Course: Core French

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Core French

This course provides extensive opportunities for students to speak and interact in French independently. Students develop their listening, speaking, reading, and writing skills, apply language learning strategies in a wide variety of real-life situations, and develop their creative and critical thinking skills through responding to and interacting with a variety of oral and written texts. They also enrich their understanding and appreciation of diverse French-speaking communities, and will develop skills necessary for lifelong language learning.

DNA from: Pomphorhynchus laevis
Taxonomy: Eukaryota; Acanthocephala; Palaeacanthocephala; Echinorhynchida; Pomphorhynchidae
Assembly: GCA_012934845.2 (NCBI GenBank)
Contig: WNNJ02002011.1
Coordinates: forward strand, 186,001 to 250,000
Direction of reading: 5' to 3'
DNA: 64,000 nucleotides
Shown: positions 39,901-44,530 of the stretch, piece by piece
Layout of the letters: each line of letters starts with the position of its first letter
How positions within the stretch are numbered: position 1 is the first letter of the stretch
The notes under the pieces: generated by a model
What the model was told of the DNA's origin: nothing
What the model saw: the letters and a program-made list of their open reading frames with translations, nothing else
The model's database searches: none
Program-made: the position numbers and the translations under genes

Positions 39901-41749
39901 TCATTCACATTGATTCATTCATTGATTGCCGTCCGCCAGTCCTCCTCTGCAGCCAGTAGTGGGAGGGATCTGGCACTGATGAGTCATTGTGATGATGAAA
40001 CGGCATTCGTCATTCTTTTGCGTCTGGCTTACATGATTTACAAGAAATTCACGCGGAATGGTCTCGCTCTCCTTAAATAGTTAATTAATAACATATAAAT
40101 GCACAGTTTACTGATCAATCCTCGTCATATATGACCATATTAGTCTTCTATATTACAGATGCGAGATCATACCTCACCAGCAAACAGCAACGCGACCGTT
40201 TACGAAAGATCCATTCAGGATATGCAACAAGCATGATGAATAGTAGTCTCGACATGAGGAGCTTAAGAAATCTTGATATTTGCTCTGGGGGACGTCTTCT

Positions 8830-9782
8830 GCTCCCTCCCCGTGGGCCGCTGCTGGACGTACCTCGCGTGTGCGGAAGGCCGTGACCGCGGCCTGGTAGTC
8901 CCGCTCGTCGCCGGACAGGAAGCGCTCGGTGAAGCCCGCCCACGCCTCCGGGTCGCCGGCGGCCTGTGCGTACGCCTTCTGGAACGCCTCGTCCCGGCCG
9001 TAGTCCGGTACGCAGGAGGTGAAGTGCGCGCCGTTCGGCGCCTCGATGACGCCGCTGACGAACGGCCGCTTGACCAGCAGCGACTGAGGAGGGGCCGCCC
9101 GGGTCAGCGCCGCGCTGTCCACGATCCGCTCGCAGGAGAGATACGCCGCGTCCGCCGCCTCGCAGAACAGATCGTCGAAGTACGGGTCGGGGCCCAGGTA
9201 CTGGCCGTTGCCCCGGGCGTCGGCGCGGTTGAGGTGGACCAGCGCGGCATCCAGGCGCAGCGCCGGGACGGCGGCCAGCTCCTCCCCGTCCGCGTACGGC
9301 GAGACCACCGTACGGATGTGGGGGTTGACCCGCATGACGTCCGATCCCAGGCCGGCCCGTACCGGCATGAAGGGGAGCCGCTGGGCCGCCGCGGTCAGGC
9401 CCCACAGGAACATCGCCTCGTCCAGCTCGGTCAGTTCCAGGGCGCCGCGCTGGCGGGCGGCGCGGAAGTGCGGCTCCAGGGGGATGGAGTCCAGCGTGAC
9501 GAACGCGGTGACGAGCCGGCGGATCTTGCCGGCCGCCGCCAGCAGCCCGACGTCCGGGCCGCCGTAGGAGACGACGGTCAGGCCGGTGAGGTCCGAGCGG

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  • Department: French
  • Course Developer: The Educators Academy
  • Development Date:
  • Revision Date: 2021
  • Course Title: Core French
  • Course Reviser: Hortense Tokyoto
  • Grade: Grade 12
  • Course Type: University
  • Ministry Course Code: FSF4U
  • Credit Value: 01
  • Prerequisite: Core French, Grade 11, University Preparation
  • Ministry Curriculum Policy Document: The Ontario Curriculum, grades 9 and 12, 2014 (Revised)

Overall Curriculum Expectations


    i. Listening to Understand: determine meaning in a variety of authentic and adapted oral French texts, using a range of listening strategies; ii. Listening to Interact: interpret messages accurately while interacting in French for a variety of purposes and with diverse audiences; iii. Intercultural Understanding: demonstrate an understanding of information in oral French texts about aspects of culture in diverse French-speaking communities and other communities around the world, and of French sociolinguistic conventions used in a variety of situations and communities.